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Drugs
are exogenous substances which produce a measurable response in a biological
system. Drugs are targeted at protein structures in order to produce a
pharmacological effect. Enzymes are protein structures which can alter the rate
of biological reaction, thereby acting as catalysis and are unused at the end
of the reaction, this allows the reaction to occur at a respectable rate. An
enzyme target in drug action is when a drug is targeted specifically to an
enzyme or to a receptor which is linked to an enzyme, in order to activate or
inhibit the enzymes function. Enzymes can be the target of drugs, in order to
enhance a drugs therapeutics effect, these are known as inhibitors, these may
compete with the substrate for the enzyme active site known as competitive
inhibitors or may attach to enzyme substituent e.g Fe2+ group in p450
cytochrome enzymes, these are known as non-competitive inhibitors. Drugs may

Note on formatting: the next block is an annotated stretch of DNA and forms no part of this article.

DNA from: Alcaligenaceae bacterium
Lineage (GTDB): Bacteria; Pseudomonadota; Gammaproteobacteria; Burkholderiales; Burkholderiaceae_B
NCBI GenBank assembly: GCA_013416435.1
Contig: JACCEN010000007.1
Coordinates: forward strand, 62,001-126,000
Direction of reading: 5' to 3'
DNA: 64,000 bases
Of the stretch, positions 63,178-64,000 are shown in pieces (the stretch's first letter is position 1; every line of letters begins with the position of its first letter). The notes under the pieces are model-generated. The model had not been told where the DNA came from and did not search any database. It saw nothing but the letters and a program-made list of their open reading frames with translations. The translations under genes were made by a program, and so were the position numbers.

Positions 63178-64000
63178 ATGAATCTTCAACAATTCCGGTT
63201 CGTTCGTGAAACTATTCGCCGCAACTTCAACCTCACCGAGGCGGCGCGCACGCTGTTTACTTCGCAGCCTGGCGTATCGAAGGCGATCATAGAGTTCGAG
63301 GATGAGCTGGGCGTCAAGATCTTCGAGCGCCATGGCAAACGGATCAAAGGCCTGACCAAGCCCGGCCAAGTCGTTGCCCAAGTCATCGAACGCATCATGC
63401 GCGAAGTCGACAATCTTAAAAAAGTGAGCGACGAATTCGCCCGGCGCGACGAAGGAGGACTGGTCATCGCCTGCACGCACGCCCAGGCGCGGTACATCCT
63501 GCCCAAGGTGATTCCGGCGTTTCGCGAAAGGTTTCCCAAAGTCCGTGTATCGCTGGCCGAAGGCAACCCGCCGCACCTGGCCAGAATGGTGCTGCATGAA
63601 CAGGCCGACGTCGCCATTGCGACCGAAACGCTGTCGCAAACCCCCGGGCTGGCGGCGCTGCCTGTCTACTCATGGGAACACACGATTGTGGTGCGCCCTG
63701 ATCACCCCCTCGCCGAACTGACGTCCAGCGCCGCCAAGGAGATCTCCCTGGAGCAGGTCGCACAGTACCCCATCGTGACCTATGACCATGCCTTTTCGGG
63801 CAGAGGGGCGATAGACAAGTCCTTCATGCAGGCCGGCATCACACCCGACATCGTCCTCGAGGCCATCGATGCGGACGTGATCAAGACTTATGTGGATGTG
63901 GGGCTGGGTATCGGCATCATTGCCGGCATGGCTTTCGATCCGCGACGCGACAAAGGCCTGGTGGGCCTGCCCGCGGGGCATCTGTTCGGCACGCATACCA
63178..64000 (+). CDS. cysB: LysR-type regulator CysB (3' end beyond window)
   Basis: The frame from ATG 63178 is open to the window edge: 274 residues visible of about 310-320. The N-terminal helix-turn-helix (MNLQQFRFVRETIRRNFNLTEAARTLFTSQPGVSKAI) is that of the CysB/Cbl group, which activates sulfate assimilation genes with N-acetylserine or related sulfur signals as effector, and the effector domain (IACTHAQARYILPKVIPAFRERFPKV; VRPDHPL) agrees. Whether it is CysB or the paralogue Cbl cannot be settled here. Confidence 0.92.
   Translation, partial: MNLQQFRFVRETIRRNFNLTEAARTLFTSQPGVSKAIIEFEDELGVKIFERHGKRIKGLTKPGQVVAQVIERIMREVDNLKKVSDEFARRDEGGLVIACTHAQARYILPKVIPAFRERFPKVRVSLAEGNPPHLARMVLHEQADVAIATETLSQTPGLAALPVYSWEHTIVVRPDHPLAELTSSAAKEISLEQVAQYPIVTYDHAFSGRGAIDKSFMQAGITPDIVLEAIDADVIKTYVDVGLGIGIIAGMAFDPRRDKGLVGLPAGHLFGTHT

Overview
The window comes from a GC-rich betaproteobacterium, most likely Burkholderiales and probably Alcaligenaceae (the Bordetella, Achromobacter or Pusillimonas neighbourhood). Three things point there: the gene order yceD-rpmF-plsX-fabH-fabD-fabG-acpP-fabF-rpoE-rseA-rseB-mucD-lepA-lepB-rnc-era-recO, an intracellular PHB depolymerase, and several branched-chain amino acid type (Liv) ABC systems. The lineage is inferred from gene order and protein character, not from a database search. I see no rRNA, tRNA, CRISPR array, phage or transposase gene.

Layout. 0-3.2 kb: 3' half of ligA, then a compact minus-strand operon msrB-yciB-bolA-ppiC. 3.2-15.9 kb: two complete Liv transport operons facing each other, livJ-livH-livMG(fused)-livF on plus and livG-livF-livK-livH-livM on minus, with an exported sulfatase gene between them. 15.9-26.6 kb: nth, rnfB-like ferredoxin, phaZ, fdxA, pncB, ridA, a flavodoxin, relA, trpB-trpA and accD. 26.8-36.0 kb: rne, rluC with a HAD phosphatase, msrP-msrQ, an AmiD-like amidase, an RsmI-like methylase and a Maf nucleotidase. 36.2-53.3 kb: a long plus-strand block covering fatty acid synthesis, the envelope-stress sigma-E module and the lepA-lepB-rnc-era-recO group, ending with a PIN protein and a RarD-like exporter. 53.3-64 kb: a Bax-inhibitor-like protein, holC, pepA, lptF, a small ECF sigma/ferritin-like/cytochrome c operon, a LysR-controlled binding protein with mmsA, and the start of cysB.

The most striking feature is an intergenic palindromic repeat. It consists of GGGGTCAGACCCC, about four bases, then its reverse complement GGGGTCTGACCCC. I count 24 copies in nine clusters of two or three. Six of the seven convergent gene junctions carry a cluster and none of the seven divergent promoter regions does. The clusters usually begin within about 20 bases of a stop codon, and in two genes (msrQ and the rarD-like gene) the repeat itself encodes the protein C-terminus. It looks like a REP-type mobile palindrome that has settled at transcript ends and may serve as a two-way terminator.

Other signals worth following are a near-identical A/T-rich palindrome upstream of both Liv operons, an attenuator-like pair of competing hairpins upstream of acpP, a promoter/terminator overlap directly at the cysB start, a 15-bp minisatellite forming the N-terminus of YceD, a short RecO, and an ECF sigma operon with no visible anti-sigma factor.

also be targeted to aid the breakdown and elimination of the drugs known as
inducers. Both the inhibitor and inducer effect occurs when a drug is targeted
at p450 cytochrome enzyme which is found in the liver. Drugs encounter this
enzyme when undergoing first pass Metabolism (Rang
and Dale Pharmacology, 2007). A drug can also have an
inhibitory effect on enzymes, this is the case in the anti-cancer drug,
Tyrosine Kinases Inhibitor which inhibits the enzyme tyrosine kinases,
preventing the phosphorylation of tyrosine residue substrates, this affects
cell proliferation. This effect may be exhibited when the drug competes for ATP
binding site on the section of tyrosine kinases, thus inhibiting ATP. This
prevents signal which induces cell growth from being produced (Hartmann
JT, 2009)..

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